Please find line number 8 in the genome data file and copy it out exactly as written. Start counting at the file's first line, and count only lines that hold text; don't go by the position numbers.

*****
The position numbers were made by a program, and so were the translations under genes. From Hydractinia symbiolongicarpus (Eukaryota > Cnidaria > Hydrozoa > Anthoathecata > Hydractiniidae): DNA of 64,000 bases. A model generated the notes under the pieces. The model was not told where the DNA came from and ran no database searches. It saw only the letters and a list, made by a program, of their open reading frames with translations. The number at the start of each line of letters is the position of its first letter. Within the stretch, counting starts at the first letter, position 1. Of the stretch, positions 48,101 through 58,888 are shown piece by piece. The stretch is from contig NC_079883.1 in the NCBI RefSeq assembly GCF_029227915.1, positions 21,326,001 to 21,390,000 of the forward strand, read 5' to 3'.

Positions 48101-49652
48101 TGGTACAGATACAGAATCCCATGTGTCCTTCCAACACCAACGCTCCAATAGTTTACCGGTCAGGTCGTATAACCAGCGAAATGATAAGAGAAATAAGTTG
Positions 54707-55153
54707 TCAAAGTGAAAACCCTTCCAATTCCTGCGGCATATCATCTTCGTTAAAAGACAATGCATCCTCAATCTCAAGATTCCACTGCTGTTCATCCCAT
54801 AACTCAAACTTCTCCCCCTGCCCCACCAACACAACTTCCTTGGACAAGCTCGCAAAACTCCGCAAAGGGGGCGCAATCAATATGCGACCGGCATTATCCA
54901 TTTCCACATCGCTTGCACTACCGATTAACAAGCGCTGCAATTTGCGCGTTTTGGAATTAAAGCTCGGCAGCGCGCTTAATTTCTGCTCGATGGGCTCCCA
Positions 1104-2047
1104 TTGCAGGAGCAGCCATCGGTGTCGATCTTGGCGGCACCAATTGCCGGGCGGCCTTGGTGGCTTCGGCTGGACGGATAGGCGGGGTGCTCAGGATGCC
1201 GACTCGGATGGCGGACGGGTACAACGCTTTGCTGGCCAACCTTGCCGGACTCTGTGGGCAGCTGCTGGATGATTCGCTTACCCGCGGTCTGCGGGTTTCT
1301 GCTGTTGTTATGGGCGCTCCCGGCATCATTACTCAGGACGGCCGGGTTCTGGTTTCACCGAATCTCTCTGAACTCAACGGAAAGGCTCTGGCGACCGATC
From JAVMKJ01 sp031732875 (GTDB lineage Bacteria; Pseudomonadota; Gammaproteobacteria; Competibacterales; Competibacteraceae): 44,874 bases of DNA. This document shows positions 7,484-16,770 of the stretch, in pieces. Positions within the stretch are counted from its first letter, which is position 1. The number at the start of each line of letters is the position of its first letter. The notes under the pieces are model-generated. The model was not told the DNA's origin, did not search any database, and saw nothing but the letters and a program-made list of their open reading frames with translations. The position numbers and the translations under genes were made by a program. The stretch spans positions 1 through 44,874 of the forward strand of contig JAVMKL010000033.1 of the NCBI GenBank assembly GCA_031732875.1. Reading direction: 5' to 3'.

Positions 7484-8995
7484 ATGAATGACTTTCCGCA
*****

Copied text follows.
Positions 1104-2047